I bought a lot about this store in a way. It is her row egg and I can definitely see the the outcome is positive, that African Americans are able to fight when they want to, but the three really kind of bothered me in a way to it, took such an ethic failure to catch people's attention and change mine that that
disturbed me that it took fell. My end, the little, the other things, the fact that they didn't get paid. I mean there's a lot that doesn't quite set
There are about all the details of the story on another thing to consider. Two black soldiers had already fought admirably at Port Hudson and millions banned by this
but neither event really receive much coverage. So it's almost like it took something this horrible, this disaster as to catch people's attention in India,
as far as me, and I think, if you want to learn a little bit more about the plight or life depending on how you look at it of a black soldier there, some great resources that the National Park Service has on line really fantastic accounts of the history of African Americans in them.
Terry in the civil war. Another resource, I might recommend, is the mass. She sits historical society. They have portraits of many of the men of the fifty. Fourth, I think one criticism of this story sometimes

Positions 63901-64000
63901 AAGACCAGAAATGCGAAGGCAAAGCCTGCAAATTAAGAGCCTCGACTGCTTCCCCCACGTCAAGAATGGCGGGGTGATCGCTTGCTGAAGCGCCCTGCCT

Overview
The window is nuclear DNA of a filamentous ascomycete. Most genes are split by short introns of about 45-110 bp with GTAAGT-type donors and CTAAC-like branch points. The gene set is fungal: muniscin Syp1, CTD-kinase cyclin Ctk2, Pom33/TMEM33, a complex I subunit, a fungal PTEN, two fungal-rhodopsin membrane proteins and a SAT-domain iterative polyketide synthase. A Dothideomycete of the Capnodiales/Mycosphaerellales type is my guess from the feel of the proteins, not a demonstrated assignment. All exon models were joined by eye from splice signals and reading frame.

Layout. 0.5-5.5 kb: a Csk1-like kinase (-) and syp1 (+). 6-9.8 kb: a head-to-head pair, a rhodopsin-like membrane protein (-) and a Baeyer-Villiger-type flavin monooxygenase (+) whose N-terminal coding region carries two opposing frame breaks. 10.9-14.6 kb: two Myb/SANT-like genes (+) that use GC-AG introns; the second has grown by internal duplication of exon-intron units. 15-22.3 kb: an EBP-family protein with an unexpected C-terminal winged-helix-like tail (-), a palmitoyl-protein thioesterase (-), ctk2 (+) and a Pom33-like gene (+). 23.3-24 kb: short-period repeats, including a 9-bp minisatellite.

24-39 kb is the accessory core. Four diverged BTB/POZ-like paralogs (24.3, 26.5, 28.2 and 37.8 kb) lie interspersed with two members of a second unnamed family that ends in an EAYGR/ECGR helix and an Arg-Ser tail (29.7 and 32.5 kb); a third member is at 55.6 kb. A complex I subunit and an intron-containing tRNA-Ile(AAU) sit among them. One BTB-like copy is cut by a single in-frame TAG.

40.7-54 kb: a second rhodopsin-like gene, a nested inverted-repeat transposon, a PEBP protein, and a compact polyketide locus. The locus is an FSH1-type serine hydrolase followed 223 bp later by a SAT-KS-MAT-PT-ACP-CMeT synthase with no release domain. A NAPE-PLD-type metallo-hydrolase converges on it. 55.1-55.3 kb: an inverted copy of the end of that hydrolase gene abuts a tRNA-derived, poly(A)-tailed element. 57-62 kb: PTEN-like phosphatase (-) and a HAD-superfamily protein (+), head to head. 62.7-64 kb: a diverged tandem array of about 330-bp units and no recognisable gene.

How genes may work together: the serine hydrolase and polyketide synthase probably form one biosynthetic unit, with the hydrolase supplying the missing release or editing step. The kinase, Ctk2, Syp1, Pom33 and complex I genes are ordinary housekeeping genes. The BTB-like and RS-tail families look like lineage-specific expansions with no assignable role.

that you have Shaw, he's a well defined figure and very much tied up with the regiment, but its harder to get as detailed personal stories from many of the men of the regiment. It is, after all, a company of man. You know it's: it's a large group of people, but the Massachusetts Historical facts,
piety, does have portraits portraits of the little drummer boys and staff who look like they're in their very early teens at the older than I think for me that helped put a little personality behind the men of the regiment and not just Shaw, that's good to know. That's one thing I thought of tea while going through this is that although we did have a couple of quotes and hear from soldiers, but it would have been nice to know,
little bit more about the individuals who find. Thank you so much for joining us on this Saturday. If you have heard an email address or a facebook url or something similar over the course of today's episode, since it is from the archive that might be out of date, now you can email us at history, podcast at how stuff works, dot com- and you can find us all over social media at missed in history, and you can subscribe to our shadow on apple podcast,